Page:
App users began reporting on Twitter early Friday that they were unable to open Spotify and other sites.

Downdetector, which monitors for internet problems in real time, showed a rise in problems for a number of applications, including Spotify, Pinterest, Waze, and The New York Times.

It reported a major spike in problems around 10:30am GMT (4pm IST), and a decline in user issues at around 1pm GMT (6:30pm IST).

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Amazon Bans, Then Un-Bans TikTok From Employee Mobile Devices




By Agence France-Presse | Updated: 11 July 2020

Amazon on Friday said it mistakenly sent workers an email telling them to dump the TikTok mobile application from their cell phones because of security concerns.

The internal message told workers they could still access the popular video-snippet sharing platform using laptop web browsers, but would lose access to company email on smartphones that have TikTok.

“This morning’s email to some of our employees was sent in error,” an Amazon spokesperson said in reply to an AFP inquiry without going into detail.

“There is no change to our policies right now with regard to TikTok.”

The concern expressed in the internal message appeared to be that the TikTok mobile app could access Amazon company email, according to a copy posted online.

“User security is of the utmost importance to TikTok -– we are fully committed to respecting the privacy of our users,” a spokeswoman for the company said in reply to an AFP inquiry.

She added that TikTok welcomed “a dialogue so we can address any issues they may have.”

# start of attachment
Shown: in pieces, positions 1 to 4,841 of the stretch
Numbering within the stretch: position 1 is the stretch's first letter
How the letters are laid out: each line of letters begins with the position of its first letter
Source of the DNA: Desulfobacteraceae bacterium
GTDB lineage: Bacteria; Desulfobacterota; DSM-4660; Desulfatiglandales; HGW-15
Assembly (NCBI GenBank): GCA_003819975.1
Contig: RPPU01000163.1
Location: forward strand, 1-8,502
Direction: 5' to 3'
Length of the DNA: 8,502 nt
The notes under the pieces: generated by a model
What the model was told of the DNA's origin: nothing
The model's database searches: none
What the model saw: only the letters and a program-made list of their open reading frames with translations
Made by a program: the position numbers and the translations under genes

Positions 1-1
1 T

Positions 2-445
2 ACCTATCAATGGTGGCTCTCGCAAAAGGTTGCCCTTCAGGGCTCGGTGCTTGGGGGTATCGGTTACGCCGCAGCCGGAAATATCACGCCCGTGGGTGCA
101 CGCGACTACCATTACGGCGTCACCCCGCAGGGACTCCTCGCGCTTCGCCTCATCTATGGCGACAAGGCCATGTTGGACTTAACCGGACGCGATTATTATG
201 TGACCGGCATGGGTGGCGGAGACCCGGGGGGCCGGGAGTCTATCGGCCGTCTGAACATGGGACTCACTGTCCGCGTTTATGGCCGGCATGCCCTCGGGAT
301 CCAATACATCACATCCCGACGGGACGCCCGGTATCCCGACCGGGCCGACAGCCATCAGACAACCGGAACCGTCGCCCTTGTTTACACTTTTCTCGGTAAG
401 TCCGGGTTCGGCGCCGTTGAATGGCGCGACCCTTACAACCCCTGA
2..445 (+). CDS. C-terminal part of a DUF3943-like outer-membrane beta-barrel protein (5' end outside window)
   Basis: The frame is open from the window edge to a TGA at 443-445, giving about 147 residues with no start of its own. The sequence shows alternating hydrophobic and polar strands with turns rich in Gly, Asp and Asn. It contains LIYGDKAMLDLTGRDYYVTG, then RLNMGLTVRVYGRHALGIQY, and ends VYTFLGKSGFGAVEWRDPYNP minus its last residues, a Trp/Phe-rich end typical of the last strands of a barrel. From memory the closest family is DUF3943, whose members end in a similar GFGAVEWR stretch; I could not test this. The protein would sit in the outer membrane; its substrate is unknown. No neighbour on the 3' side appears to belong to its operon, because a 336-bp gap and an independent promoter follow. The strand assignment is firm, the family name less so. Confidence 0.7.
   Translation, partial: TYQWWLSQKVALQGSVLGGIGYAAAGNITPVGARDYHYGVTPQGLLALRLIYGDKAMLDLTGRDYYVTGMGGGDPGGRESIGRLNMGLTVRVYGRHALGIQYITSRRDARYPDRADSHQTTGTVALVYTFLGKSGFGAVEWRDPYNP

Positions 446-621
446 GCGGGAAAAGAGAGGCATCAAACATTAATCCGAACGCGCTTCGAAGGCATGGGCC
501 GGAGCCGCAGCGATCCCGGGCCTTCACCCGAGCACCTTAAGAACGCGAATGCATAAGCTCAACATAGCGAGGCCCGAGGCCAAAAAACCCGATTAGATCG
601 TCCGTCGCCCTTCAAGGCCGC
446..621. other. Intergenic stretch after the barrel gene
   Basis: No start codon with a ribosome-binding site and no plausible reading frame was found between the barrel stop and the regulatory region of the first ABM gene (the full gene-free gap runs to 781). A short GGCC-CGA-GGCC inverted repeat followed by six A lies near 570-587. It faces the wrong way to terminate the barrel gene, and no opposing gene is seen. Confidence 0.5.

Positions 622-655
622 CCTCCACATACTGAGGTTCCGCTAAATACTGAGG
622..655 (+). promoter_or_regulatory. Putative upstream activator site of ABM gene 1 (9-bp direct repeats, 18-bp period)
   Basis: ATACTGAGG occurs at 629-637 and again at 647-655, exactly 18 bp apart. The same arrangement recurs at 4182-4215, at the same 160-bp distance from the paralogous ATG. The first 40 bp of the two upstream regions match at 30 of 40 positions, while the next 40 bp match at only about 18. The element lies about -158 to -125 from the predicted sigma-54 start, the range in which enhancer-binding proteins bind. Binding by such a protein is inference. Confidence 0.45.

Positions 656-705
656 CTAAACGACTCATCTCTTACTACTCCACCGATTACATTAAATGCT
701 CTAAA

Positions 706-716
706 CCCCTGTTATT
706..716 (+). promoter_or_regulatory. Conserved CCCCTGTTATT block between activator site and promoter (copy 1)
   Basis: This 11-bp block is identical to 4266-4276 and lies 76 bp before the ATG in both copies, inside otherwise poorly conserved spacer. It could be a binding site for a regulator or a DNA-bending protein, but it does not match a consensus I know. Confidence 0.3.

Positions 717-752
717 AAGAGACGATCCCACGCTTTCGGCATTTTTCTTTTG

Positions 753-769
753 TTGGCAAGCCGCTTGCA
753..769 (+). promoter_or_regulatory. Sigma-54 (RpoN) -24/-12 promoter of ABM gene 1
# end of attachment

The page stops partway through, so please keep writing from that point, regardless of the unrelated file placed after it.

The Democratic National Committee is advising campaign staff to avoid using TikTok on personal devices and, if they do, to keep the app on a smartphone separate from that used for work, given the amount of data it can track, a DNC official told AFP.

TikTok this week withdrew from Hong Kong in an exit seen partly as an effort to shake off the “label of it being a company that is controlled by China and shares data with the Chinese government,” Zhu Zhiqun, a political science professor at Bucknell University in the United States, told AFP.

TikTok’s parent company, ByteDance, is based in China.

The app’s feeds of 15- to 60-second video clips are often fun and humorous, featuring everything from make-up tutorials to dance routines.

However, with its rising popularity in the United States, TikTok has also come under increasing scrutiny from the government here.

US President Donald Trump said this week he was considering banning it as a way to punish China over the coronavirus pandemic.

Top US lawmakers have raised concerns over the potential for TikTok to leak user data to the Chinese government.

India — where TikTok is also wildly popular — recently blocked the platform on national security grounds following a deadly border clash between its soldiers and Chinese forces.

TikTok staunchly denies snooping allegations.

“We have never provided user data to the Chinese government, nor would we do so if asked,” a spokesman said on Wednesday.

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TikTok Says Removed Over 49 Million Videos in Second Half of 2019




By Reuters | Updated: 10 July 2020

Social media app TikTok said on Thursday it removed more than 49 million videos from its platform in the second half of last year for violating its guidelines.

These videos accounted for less than 1 percent of the total posted on the platform and fell under categories such as “violent and graphic content, hate speech and adult nudity”, it said in a report released on its website.

About one-third of the videos were from India, followed by the United States, and Pakistan, it added.

The transparency report comes days after the company owned by China’s ByteDance was banned from India, one of its biggest markets, after a Sino-India border clash. The short-form video making app also decided to exit the Hong Kong market following China’s establishment of a sweeping new national security law for the semi-autonomous city.

TikTok launched a new platform to court small business advertisers on Wednesday. The platform, however, was fraught with challenges, especially after the Trump administration’s threat this week to impose a ban on China-based social media apps.

© Thomson Reuters 2020